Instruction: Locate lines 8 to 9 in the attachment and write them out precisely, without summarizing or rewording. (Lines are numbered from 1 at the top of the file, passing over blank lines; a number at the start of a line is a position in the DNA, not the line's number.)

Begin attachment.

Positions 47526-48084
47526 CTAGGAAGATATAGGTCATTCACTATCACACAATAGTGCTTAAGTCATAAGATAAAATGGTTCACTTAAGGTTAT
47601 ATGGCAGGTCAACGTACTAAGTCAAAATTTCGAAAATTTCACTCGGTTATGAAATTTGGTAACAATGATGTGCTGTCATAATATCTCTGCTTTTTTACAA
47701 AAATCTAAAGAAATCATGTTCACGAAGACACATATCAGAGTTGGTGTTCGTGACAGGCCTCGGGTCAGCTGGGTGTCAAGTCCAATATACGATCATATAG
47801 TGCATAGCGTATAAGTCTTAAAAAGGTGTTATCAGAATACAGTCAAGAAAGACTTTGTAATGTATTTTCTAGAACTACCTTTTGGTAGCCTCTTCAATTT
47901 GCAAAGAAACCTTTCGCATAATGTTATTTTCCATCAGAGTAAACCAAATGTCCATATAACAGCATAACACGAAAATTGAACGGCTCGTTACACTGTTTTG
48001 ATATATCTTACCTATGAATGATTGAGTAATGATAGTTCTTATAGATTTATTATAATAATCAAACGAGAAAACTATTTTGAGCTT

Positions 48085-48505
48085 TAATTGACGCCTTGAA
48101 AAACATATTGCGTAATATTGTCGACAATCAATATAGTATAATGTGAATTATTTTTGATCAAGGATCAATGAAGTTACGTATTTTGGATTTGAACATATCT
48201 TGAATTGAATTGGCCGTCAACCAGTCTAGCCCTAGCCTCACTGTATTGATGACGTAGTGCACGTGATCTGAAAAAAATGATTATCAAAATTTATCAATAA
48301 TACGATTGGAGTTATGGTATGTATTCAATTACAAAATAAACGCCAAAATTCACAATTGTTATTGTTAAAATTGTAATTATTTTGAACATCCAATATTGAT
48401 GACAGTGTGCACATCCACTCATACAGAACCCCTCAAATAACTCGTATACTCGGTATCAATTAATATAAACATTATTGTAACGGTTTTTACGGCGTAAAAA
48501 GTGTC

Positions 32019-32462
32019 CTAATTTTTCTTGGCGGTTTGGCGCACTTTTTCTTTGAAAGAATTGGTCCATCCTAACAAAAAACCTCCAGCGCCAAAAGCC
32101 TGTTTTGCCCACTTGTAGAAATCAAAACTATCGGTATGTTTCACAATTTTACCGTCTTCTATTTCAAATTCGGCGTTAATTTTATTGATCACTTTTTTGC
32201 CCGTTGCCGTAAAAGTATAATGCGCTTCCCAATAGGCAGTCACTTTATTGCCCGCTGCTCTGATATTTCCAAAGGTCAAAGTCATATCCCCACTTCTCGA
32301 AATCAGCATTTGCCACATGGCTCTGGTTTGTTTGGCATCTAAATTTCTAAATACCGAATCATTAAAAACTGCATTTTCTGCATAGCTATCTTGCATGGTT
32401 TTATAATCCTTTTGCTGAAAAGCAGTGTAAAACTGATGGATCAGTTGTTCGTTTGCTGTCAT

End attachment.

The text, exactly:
Positions 48085-48505
48085 TAATTGACGCCTTGAA